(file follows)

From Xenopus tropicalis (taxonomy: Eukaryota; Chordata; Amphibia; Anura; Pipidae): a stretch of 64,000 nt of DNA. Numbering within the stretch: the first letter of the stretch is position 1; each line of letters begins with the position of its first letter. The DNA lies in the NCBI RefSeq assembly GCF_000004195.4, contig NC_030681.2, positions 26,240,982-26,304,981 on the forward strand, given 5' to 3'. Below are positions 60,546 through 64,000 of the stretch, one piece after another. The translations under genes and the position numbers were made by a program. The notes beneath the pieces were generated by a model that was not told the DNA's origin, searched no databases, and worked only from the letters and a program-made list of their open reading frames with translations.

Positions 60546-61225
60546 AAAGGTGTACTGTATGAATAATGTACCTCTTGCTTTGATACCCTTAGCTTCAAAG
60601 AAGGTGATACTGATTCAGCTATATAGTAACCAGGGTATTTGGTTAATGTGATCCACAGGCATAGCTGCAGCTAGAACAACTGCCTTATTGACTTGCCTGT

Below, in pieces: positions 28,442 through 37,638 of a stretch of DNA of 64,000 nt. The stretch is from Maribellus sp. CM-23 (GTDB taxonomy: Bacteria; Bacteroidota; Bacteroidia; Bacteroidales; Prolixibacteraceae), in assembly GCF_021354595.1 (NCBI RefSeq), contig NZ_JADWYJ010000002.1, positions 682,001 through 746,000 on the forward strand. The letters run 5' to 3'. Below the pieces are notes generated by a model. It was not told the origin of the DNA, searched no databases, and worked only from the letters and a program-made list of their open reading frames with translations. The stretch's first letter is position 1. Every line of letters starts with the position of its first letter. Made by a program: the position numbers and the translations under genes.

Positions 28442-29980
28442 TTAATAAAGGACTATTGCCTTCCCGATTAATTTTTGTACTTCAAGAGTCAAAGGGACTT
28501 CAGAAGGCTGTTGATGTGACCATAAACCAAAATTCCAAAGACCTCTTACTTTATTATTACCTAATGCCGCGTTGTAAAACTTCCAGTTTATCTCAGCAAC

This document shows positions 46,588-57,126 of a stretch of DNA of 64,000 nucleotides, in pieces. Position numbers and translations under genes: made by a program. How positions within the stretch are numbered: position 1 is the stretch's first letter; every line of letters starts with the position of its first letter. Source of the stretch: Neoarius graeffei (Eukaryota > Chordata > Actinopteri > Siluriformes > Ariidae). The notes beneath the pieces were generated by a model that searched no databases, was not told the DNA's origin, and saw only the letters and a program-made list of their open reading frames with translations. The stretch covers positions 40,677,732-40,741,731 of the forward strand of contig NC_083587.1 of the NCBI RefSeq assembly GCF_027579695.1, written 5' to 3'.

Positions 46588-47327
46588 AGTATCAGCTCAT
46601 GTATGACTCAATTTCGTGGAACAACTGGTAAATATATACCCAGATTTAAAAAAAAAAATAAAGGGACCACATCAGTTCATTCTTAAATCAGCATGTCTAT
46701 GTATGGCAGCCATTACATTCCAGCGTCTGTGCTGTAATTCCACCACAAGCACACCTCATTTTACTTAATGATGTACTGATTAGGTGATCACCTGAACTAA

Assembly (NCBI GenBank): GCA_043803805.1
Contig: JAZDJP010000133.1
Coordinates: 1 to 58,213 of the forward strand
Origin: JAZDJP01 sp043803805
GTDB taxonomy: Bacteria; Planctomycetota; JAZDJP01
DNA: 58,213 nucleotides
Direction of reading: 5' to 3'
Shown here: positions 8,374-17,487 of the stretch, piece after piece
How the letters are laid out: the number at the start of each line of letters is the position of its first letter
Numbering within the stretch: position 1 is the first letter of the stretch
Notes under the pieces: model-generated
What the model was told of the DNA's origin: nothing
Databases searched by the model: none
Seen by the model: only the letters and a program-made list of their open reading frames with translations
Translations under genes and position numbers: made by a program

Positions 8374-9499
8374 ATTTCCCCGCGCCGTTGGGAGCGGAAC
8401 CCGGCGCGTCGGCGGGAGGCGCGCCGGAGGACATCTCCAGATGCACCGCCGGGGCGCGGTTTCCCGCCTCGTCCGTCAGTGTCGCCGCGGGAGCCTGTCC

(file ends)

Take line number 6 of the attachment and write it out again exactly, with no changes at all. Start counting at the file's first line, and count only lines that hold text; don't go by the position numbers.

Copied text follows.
Positions 28442-29980